ity of the day's exercises in com
memoration of their departed com
rades should be shifted to younger
shoulders. The movement started in
Duluth should become ^general. Why
not organize an auxiliary in Prince
ton? In any event the citizens gen
erally should lend a hand. The veter
ans are too few and many of them
too feeble to attend to all the details.
Some of the old boys may prefer to
march in the procession and take ac
tive part in the ceremonies, but car
riages should be provided for every
veteran who cares to ride. Bestrew
the graves of the soldier dead with
the most fragrant blossoms of May,
and make it pleasant for the men who
fought and marched in the sixties and
who are still with us on Memorial
Day.
Comrades, Attention!
All members of Wallace T. Rines
post No. 142, and other veterans of
the civil war are invited to assemble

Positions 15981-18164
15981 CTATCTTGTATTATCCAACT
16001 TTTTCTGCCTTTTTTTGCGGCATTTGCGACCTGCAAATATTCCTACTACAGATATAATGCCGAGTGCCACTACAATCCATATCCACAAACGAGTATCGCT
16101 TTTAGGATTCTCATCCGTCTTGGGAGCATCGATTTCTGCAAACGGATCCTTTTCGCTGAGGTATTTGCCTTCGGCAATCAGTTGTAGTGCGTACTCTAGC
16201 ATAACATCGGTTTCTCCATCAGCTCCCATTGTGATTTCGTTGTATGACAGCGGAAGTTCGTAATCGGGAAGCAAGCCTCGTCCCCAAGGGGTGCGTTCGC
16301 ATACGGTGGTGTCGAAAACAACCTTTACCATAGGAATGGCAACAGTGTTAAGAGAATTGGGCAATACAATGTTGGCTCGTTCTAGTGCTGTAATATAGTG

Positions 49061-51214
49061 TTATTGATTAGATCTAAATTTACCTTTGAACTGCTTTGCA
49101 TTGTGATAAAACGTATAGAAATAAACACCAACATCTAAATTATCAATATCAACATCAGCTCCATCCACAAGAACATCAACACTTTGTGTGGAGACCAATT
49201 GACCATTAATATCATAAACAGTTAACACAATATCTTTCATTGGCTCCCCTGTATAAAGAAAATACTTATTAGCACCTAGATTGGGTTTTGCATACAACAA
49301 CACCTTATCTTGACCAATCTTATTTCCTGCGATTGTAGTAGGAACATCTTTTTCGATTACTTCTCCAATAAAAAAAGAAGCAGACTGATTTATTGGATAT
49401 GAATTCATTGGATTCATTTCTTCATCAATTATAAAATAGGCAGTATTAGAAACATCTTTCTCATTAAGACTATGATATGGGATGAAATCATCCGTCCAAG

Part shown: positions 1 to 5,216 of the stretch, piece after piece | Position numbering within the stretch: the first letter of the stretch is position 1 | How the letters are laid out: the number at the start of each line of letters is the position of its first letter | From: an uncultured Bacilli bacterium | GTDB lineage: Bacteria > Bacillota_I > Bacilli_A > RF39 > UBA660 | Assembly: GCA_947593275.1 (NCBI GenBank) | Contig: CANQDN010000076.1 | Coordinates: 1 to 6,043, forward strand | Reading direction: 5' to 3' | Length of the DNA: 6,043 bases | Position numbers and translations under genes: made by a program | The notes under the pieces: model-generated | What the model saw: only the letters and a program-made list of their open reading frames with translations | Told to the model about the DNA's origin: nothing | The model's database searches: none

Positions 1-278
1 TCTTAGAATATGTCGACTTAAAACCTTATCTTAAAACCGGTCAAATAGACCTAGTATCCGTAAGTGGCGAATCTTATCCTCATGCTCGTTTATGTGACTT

at Grand Ai'my hall, on Sunday, May
26, at 9:30 a. m., and march to the
Congregational church to attend
Memorial service. By order of
Charles Judkins, Commander.
Attest: A. Z. Norton. Adjutant.
Potatoes Hold Strong:.
Chicago.The potato market here
has gone jumping upward again this
week and prices are 10 to 12 cents
higher than last week, with indica
tions for further advances, as outside
markets appear to be buying freely
and in many cases are higher than
ruling prices here.
New potatoes are moving in a small
way and do not really cut much fig-
ure in the general situation. Just
how soon the movement of new stock
will be heavy enough to make much
impression is a question that time
alone can tell. Those who are in
close touch with the deal figure that it
will be two or three weeks at least and
some say there will pot be many new
potatoes to take the place of old stock
for a month.
It is nearly a foregone conclusion
that potato prices for some time to
come will continue high. At no time
has the feeling been stronger in old
potatoes and some dealers figure that
the highest price has not yet been
paid. The demand seems to be hold